– John F. Walvoord
Jesus said, “I came that they may have life and have it abundantly” (John 10:10b) because “to him who is able to do far more abundantly than all that we ask or think, according to the power at work within us” (Ephesians 3:20). That doesn’t sound like God is limiting what we ask or think about in prayer. God is not limited by time, space, or resources like we are, as “the earth is the Lord’s, and the fullness thereof” (1 Corinthians 10:26). God told Israel that “if you will indeed obey my voice and keep my covenant, you shall be my treasured possession among all peoples, for all the earth is mine” (Exodus 19:5), but only if they (and we) obey God’s voice as recorded in the Word of God and keep or obey His commandments.
Jesus thought nothing of mountains since He was their creator and so said, “If you have faith like a grain of mustard seed, you will say to this mountain, ‘Move from here to there,’ and it will move, and nothing will be impossible for you” (Matthew 17:20). But it must be according to the will of God. If so, there is no limit to what we can ask for, so “ask, and it will be given to you; seek, and you will find; knock, and it will be opened to you” (Matthew 7:7).
Prayers of Faith
James, the early leader of the church at Jerusalem and the half-brother of Jesus, said that “the prayer of faith will save the one who is sick, and the Lord will raise him up. And if he has committed sins, he will be forgiven” (James 5:15); however, “let him ask in faith, with no doubting, for the one who doubts is like a wave of the sea that is driven and tossed by the wind” (James 1:5). Our doubt is telling God, “God, I believe You, but I doubt that You can do what I ask.” Instead, pray, “God, I know You can do all things. So it if is Your will, please …” and then just ask, seek, and knock in faith.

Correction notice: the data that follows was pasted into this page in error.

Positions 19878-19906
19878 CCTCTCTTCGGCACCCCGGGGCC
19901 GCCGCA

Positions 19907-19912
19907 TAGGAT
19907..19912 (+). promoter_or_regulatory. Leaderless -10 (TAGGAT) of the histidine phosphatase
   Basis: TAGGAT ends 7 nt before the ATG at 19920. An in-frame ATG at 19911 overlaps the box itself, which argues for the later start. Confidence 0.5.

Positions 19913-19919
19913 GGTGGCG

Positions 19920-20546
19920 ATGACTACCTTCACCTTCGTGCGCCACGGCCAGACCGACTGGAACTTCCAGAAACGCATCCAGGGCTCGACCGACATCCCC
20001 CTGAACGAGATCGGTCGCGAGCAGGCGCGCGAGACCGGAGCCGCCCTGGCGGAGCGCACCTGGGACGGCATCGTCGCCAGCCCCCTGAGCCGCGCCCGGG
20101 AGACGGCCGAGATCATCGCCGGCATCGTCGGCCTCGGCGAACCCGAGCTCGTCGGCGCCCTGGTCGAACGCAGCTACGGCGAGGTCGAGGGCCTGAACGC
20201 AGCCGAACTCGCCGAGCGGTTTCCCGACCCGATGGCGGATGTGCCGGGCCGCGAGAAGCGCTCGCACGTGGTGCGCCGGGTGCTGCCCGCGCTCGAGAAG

Seeking the Lost
We know that we’re commanded to seek those who are lost as part of Jesus’ imperative command to “go into all the world” (Matthew 28:19-20), which is God’s will. We should pray for our lost friends, family members, neighbors, and co-workers, knowing that God was “patient toward you, not wishing that any should perish, but that all should reach repentance” (2 Peter 3:9) and that He “desires all people to be saved and to come to the knowledge of the truth” (1 Timothy 2:4).
There really is no limit to what we can ask if it is according to His will. God’s will is to exceedingly bless us, to move mountains if necessary, to pray in faith believing God, and to seek those who are lost. Think about this: God sought me, caught me, bought me, and taught me what I ought be. So pray with no limits, but only if you know it’s God’s will for your life.